UPMC doctor becomes 1st in United States to try new lymphedema treatment approach

PITTSBURGH — It’s estimated that 10 million people in the U.S. suffer from lymphedema. The painful build-up of fluid has several causes, but fewer solutions. Katherine Amenta sat down exclusively with the UPMC doctor who became the first in the country to try a new approach.

“I don’t think I ever really thought about, ‘I can’t do it’,” said Cathy Niebel. “I just have to figure out, ‘how can I do it?’’”

For Niebel, filling a room with music wasn’t always so easy.

“There’s many lessons that I had to learn growing up,” said Niebel. “How to overcome things that other kids didn’t have to overcome.”

Those life lessons started in 1977 when she was just 7 years old. Niebel broke her arm and the trip to the ER changed her life. Doctors diagnosed her with a rare cancer in her left arm, Ewing sarcoma. She was cured, but it also left her with a life-long condition: lymphedema.

“When I was 10, I remember seeing swelling in my arm,” said Niebel.

That swelling was the result of fluid that can build up in our tissue when the lymphatic system is damaged or lymph nodes removed. It can happen after cancer surgeries like Niebel’s or burns or other trauma.

For decades, Neibel tried to balance the infections, stiffness and the toll of the physical appearance. But then, she came to UPMC Magee and found Dr. Atilla Soran, Director of UPMC’s Lymphedema program.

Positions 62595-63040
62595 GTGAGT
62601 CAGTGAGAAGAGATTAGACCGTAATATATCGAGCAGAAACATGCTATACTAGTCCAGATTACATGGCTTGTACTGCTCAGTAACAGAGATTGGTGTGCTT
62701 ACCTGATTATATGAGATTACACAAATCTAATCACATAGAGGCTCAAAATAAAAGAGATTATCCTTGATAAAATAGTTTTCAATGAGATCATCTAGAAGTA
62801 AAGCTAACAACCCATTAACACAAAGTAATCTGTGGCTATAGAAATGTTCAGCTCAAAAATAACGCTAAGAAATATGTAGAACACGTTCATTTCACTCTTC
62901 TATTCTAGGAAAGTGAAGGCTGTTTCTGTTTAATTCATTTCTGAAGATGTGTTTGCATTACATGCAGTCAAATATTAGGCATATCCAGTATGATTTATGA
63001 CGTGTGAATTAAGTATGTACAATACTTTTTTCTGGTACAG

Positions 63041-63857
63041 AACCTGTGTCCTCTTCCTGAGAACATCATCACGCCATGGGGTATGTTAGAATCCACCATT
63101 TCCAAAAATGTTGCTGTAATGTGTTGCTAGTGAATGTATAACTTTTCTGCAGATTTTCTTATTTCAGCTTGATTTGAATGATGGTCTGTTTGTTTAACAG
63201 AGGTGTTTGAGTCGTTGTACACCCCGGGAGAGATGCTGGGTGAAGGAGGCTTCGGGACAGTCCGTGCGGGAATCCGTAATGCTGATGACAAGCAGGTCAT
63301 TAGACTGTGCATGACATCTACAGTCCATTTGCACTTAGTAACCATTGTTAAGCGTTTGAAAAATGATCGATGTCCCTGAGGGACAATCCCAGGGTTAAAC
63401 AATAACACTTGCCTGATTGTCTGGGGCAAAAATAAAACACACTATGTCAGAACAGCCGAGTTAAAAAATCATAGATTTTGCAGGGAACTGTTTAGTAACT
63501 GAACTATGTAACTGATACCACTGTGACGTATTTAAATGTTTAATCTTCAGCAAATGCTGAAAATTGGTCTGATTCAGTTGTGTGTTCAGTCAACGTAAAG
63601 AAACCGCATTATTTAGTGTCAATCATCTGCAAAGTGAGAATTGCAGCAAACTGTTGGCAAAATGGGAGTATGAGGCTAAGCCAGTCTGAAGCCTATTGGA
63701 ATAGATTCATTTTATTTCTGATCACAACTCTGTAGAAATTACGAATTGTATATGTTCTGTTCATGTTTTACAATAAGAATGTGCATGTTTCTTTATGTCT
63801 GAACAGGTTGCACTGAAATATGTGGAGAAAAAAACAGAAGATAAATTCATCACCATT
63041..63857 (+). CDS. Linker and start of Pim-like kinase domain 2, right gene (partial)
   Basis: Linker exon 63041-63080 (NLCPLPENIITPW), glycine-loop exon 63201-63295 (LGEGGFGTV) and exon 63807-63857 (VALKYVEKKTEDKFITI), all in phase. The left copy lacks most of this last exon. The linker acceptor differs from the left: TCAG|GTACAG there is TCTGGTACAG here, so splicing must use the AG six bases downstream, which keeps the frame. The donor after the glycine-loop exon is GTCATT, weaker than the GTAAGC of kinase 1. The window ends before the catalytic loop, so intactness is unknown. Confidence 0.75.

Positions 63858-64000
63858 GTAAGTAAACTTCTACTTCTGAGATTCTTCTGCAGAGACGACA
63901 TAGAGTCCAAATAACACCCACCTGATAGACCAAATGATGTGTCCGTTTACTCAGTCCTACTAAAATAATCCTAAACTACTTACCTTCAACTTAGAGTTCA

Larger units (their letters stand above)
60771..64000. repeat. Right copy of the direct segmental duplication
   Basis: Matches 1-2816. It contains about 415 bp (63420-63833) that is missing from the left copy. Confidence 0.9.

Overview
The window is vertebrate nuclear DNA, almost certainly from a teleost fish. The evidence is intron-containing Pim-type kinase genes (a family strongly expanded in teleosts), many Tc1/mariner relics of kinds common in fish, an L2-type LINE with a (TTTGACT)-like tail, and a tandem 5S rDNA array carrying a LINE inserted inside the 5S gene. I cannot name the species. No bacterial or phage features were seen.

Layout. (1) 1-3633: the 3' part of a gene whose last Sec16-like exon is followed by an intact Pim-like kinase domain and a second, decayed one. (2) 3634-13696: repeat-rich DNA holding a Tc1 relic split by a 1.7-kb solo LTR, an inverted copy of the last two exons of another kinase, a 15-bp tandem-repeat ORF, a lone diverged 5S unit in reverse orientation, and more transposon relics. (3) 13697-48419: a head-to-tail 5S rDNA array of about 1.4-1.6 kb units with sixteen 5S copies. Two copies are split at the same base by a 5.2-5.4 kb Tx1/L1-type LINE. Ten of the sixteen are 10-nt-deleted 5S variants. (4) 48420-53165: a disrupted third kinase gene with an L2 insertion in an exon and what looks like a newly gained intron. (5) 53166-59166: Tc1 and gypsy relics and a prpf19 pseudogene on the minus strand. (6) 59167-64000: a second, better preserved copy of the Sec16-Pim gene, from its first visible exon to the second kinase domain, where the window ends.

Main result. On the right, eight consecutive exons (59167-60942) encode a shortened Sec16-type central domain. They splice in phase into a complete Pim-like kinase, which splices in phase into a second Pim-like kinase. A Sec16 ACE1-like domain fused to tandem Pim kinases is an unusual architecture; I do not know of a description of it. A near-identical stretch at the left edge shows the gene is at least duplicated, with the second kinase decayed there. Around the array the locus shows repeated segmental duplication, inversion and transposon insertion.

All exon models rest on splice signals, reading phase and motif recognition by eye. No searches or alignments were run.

Dr. Soran told me that lymphedema has been, what he calls a “neglected problem”.

“Lymphedema is not very much known in the medical field, unfortunately,” said Dr. Soran.

It’s why his team created the first university-based lymphedema program in Western PA. And what they’re doing, was a game-changer. Dr. Soran took tissue from Neibel’s abdomen and moved it to her arm, helping the area regenerate and finally get the fluid moving again. He says it’s a procedure that not many hospitals are doing.

“It was amazing. It was just it was amazing,” said Niebel. “Brings tears to my eyes just just thinking about wow...it can function it actually function and it looks normal.”

For Dr. Soran, his mission has now turned to preventing lymphedema from ever happening. He’s become the first in the country to try mapping-out the area during breast cancer surgery, to preserve the arm lymphatics, instead of just removing them along with the breast lymphatics. He says in a three year span, 96% of his patients never got arm lymphedema.

“I think that’s wonderful,” said Niebel. “If somebody else doesn’t have to go through this, that’s, that’s amazing.”

A hope that could one day become a reality...

Dr. Soran says this new approach can work for lymphedema in the leg as well, but right now, his team isn’t doing it. However, he’s encouraged by the early data he’s been gathering.

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